Although it can be argued that Alcibiades initiated the invasion, Athens’s would not have led a costly campaign to Sicily just because of one man. Furthermore, there was no need to spread Democracy to Sicily as Syracuse itself was using this ideology. Sparta led a campaign to Thrace in order to exploit the local mines and timber there, for their own benefit and as a way of weakening Athens. The Old Oligarch tells us that Athens’s trade vastly improved as their Empire increased; therefore acting as a cause of conflict as Athens would want to improve their economy which could only be done by engaging in conflict with other city states. The Old Oligarch is reasonably reliable as it is a piece of archaeological evidence which was supposedly written by Xenophon.
The reason for his refusal was not the girl herself but rather what she represents to him; Chryseis represents his dominance over a territory because she was the prize given to him after the conquest of Thebes. Hence, giving her back would mean stripping his title as the ruler of Thebes. Agamemnon says that [he is] coming to [Achilles’] hut and taking Briseis” (Lawall, p.111, line 194). This statement shows that Agamemnon thinks that political power is much more stronger than physical power. To appease Achilles’ anger, he offers him “seven unfired tripods, ten gold bars, […], seven populous cities […] [but Achilles must] submit to [him]” (Lawall, p.135, lines 127-164).
In the Renaissance, the humility of the Middle Ages was completely thrown out, only to be replaced with people wearing extravagant clothing and consuming themselves in their image. Machiavelli stresses this point in The Prince. He repeatedly describes how a prince does not necessarily have to be a compassionate or loving prince. As long as he can act the part, he will do well, and therefore succeed as a prince. In his book, Machiavelli writes that the politics of the royals were mostly showmanship, and not genuine concern for the title.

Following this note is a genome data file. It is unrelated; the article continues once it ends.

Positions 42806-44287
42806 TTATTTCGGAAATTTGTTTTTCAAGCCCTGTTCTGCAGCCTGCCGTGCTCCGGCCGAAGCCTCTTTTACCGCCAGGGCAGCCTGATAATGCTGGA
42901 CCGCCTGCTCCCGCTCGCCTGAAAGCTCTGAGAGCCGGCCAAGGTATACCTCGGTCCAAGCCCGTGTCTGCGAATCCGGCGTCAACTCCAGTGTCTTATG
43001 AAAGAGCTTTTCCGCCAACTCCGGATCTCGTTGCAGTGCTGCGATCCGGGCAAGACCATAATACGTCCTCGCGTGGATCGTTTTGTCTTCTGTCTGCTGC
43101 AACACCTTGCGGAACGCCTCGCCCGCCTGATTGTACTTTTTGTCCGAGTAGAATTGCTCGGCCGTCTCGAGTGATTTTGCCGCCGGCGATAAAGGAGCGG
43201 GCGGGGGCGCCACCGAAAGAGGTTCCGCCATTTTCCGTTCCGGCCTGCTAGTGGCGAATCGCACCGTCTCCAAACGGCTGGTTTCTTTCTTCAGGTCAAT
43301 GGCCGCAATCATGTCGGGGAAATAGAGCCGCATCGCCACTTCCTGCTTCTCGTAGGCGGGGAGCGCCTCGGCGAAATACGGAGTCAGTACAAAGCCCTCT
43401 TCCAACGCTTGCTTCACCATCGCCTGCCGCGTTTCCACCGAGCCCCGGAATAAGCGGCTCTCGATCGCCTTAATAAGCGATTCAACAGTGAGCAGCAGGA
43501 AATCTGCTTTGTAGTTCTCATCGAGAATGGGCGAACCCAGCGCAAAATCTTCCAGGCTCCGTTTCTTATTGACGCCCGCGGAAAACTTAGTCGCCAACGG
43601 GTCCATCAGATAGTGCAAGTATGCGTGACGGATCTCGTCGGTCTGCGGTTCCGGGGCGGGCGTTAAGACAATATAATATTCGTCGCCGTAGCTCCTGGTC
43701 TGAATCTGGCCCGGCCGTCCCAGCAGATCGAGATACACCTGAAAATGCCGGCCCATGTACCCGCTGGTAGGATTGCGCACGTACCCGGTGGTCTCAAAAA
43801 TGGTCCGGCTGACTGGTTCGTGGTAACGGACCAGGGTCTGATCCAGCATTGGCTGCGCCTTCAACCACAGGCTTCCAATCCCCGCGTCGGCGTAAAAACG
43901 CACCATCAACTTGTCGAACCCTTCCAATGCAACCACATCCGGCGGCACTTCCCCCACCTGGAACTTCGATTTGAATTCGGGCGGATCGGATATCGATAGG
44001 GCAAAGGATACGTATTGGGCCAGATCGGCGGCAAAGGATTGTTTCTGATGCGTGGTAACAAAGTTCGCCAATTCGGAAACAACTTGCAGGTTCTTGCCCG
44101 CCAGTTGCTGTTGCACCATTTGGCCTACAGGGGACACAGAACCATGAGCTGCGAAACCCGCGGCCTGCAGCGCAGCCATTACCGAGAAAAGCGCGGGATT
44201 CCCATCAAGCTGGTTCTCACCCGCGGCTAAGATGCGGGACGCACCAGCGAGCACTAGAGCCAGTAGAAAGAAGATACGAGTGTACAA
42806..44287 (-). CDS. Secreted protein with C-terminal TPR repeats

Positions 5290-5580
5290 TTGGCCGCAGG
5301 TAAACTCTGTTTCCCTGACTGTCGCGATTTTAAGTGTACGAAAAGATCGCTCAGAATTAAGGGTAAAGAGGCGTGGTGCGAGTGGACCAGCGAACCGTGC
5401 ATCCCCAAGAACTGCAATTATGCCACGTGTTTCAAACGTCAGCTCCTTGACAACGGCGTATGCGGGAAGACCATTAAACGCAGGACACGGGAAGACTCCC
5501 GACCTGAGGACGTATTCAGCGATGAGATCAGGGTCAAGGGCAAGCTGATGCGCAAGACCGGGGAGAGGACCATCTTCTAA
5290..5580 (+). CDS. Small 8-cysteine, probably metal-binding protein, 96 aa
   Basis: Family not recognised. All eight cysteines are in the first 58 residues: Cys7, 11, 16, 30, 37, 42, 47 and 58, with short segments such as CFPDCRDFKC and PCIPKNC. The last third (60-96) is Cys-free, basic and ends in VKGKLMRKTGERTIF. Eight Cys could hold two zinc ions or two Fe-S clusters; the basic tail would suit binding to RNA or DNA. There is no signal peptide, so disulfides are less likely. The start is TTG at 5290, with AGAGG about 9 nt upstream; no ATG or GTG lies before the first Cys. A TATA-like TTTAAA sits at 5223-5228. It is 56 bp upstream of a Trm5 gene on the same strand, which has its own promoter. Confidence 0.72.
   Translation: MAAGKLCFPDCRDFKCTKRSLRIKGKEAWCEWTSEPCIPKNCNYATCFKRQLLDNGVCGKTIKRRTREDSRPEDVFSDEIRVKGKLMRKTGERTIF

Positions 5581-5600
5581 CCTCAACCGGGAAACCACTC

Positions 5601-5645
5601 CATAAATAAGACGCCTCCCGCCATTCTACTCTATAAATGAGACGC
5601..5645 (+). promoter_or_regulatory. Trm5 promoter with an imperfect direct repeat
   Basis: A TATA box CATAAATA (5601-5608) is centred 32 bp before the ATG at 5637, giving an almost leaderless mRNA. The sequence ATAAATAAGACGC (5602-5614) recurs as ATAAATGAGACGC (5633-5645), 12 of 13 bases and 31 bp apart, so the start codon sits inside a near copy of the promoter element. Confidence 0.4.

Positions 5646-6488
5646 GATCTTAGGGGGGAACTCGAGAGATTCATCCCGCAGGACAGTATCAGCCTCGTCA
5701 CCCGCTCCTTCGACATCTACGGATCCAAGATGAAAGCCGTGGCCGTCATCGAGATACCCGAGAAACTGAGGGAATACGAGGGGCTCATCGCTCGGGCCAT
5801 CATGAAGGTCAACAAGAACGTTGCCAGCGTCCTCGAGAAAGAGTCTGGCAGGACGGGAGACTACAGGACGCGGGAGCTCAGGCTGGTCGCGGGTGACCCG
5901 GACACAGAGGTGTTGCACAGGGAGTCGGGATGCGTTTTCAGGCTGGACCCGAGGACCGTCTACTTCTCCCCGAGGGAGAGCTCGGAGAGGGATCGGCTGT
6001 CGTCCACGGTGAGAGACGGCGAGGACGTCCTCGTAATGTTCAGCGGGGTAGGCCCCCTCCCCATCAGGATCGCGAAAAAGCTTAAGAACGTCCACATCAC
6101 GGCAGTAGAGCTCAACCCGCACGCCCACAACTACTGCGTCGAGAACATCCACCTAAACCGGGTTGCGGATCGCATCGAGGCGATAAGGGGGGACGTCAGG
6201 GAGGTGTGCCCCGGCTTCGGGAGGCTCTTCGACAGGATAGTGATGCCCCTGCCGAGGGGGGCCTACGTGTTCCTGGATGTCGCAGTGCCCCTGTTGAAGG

Finally, Hobson partially blames the ineffectiveness of Imperialism on the British ideal of Anglo superiority, and the British misunderstanding of other cultures (Winks 11). Therefore, as argued by Hobson, British Imperialism of India was neither socially, nor politically, nor economically beneficial for Britain. The British elevated social tensions in India because the British misunderstood Indian culture, were constantly forced to over-expand the British Government, and spent endless amounts in an attempt to maintain order. To begin with, Britain’s Imperialism of India was not socially beneficial. The British were unsuccessful in establishing a working relationship with the Indian people, and, as a result, British Imperialism never reached its maximum potential.
This all meant the league failed to stop Italy from invading the Greek island of Corfu even though Greece asked for help. The Corfu incident was seen as a serious failure for the league. It showed that powerful nations could still bully a less powerful neighbour (Greece was a small, weak country with no powerful friends on the council) G. Scott In 1973 wrote: “the settlement made a nasty smell. The Greeks were bitter; the assembly felt it had been degraded. Mussolini appeared to have triumphed in his assertion that where a nation was powerful enough, it was justified in using force to further its interests and the league had no right to interfere” this quote is relevant as it is true the fact that the league had no right to interfere what so